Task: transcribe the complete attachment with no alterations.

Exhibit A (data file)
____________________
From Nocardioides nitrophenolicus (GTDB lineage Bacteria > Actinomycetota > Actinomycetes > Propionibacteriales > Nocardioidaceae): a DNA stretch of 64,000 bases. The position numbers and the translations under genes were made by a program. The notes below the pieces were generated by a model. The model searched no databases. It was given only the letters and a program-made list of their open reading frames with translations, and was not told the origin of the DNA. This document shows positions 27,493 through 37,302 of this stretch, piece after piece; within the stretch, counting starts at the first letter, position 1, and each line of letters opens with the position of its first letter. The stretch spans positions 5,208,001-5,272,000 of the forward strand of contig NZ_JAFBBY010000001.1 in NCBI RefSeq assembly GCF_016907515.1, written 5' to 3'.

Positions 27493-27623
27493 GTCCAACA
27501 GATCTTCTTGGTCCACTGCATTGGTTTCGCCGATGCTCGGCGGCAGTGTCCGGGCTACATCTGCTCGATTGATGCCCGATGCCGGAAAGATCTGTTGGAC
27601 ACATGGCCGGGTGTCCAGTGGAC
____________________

From Nocardioides nitrophenolicus (GTDB lineage Bacteria > Actinomycetota > Actinomycetes > Propionibacteriales > Nocardioidaceae): a DNA stretch of 64,000 bases. The position numbers and the translations under genes were made by a program. The notes below the pieces were generated by a model. The model searched no databases. It was given only the letters and a program-made list of their open reading frames with translations, and was not told the origin of the DNA. This document shows positions 27,493 through 37,302 of this stretch, piece after piece; within the stretch, counting starts at the first letter, position 1, and each line of letters opens with the position of its first letter. The stretch spans positions 5,208,001-5,272,000 of the forward strand of contig NZ_JAFBBY010000001.1 in NCBI RefSeq assembly GCF_016907515.1, written 5' to 3'.

Positions 27493-27623
27493 GTCCAACA
27501 GATCTTCTTGGTCCACTGCATTGGTTTCGCCGATGCTCGGCGGCAGTGTCCGGGCTACATCTGCTCGATTGATGCCCGATGCCGGAAAGATCTGTTGGAC
27601 ACATGGCCGGGTGTCCAGTGGAC